* See bottom of post for a video of the day
Camagüey Province’s Río Máximo Wildlife Reserve (Refugio de Fauna Río Máximo) contains not only Cuba’s but the Western Hemisphere’s largest flamingo nesting site. After not getting to Cayo Sabinal, Rocío was determined to see the flamingos at Río Máximo.
In Camagüey City we asked people and agencies how to get the reserve. No one seemed to know. State tour company Ecotur hadn’t organised tours there for two years due to the track there requiring a truck and the lack of on site hygiene facilities. An official tourist guide, who also didn’t know the way, recommended we hire a large US car (with driver) that had been converted to diesel to maximise our chances of reaching the reserve. In the city centre while looking for such car, we met an old man who reckoned he knew a way there. Then we met a younger guy who was willing to take us and had a friend with a car.
Instead of a hulking diesel-fueled US classic we had the opposite: a small Soviet petrol sedan! But our Lada had character, including huge windscreen cracks and no internal rear door handles. Time for another crazy Cuban adventure.
From the old man we had an idea of the reserve’s location but only an idea. On the way we consulted more people. Nobody knew clearly how to get there. Consumption of Bucanero beers complemented the adventure. Lonely Planet’s 2015 Cuba guide’s Río Máximo Wildlife Reserve details were accurate although non-specific, unlike their Reserva Ecológica Limones Tuabaquey directions. A police officer stopped our journey and greeted us in a friendly manner. His motorcycle tank had no petrol and he asked the driver for two litres.
We drove east along Circuito Norte, passing rice drying on the road. Based on hunch, hearsay and hope, we turned north. Bumping up and down in the Lada on the terrible but dry track, we eventually hit the jackpot. Not far from the village of Mola we saw a sign. We had found the reserve or at least its administration buildings.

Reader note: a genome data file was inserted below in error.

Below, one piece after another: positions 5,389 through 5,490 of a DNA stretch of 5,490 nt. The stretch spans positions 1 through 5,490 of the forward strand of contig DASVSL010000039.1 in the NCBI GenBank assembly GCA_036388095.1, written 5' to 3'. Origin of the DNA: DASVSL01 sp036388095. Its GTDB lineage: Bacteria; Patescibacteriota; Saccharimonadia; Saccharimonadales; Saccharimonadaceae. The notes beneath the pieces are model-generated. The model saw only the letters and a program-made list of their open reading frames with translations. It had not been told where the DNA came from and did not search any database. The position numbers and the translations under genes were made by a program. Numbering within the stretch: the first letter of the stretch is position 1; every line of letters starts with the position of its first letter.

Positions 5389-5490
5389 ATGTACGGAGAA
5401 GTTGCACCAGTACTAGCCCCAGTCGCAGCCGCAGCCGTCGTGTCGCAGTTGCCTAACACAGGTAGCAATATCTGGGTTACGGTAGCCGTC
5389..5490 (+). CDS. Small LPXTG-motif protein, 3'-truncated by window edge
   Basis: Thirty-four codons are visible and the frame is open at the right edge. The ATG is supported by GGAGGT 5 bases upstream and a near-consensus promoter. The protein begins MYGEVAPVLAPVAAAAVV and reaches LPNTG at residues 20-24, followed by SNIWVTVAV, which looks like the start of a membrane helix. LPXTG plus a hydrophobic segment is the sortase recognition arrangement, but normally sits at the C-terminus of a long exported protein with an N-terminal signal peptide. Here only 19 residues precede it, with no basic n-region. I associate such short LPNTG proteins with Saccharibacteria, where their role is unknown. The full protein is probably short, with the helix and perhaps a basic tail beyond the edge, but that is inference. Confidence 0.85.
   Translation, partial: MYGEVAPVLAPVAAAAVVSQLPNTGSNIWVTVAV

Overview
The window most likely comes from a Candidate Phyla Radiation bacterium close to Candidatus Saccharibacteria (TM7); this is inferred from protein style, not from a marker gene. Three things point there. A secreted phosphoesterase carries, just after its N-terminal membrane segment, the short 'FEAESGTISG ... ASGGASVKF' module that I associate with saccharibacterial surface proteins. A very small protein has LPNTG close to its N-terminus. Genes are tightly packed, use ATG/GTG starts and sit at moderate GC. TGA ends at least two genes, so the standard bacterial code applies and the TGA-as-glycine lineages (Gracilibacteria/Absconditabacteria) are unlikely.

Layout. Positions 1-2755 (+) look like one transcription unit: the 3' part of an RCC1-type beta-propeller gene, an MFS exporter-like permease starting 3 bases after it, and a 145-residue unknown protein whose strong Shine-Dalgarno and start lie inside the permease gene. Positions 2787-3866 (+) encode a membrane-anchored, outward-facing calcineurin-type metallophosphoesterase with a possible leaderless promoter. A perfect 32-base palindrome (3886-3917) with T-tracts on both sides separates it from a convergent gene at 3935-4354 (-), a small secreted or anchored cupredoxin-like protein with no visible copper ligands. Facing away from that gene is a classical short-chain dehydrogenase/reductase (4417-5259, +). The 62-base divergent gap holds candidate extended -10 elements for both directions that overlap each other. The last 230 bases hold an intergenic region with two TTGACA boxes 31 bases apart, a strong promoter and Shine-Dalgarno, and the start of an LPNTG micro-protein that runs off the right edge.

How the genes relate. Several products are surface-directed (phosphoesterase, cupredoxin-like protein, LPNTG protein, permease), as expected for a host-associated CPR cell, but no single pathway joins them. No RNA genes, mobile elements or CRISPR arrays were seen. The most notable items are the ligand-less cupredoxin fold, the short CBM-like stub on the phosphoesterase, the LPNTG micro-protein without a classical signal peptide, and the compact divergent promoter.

The director greeted us and after a chat got around to reserve entry prices. Entry for foreigners was 5 CUC, the equivalent of US$5 – great value. In true Cuban fashion there was a twist: the photo fee was 50 CUC and video fee 200 CUC. Trust a totalitarian state to have such seemingly illogical pricing.
Only a few visitors reach the reserve each month and many of those are scientists. Recent visitors included a foreign tourist couple who argued fiercely with the director about the photography fees, ending up not entering.
All Río Máximo Wildlife Reserve visitors are accompanied by a staff member so the director joined Rocío and I in the back of the Lada. The actual reserve wasn’t for several more kilometres.
At the reserve entrance lives a caretaker along with cattle, a pig, turkey and chickens. The toilet facilities are indeed extremely basic.
On foot, the accessible reserve consists of mudflats with a viewing platform. Rocío, the director and I squelched in the mud walking the platform, the director best prepared with her gumboots. Near the mangroves in the distance were flamingos!
With boat access one has greater chances of seeing the flamingo nesting site along with crocodiles and manatees.
We focused on the flamingos and they stood out like flamingos. When I first saw my photos on the computer I was surprised at how much other bird life was around the flamingos. With hindsight, we would have brought a pair of binoculars.
The afternoon was clear and sunny although windy, especially on the the platform.
Watching the flamingos walk, feed and fly brought great to joy, particularly to Rocío. She had persevered to get here and was duly rewarded.
Most of the flamingos wore their classic orange-pink colours although we also observed the odd juvenile grey flamingo. Flamingos colours come from the food they eat.
The afternoon was getting late and we still had to return to Camagüey City so farewelled the flamingos and again greeted the Lada. We dropped off the director and repeated the bumps of the goat track-like road. Thankfully the rain had stayed away.
Footage from the day including the flamingos and rocking in the Soviet Lada:
The driver and friend cost 60 CUC plus a 10 CUC tip (total: US$70) for their vehicle, driving and assistance on this amazing day. Visiting and seeing the flamingos at Río Máximo Wildlife Reserve was Rocío’s biggest highlight of our whole Cuba trip.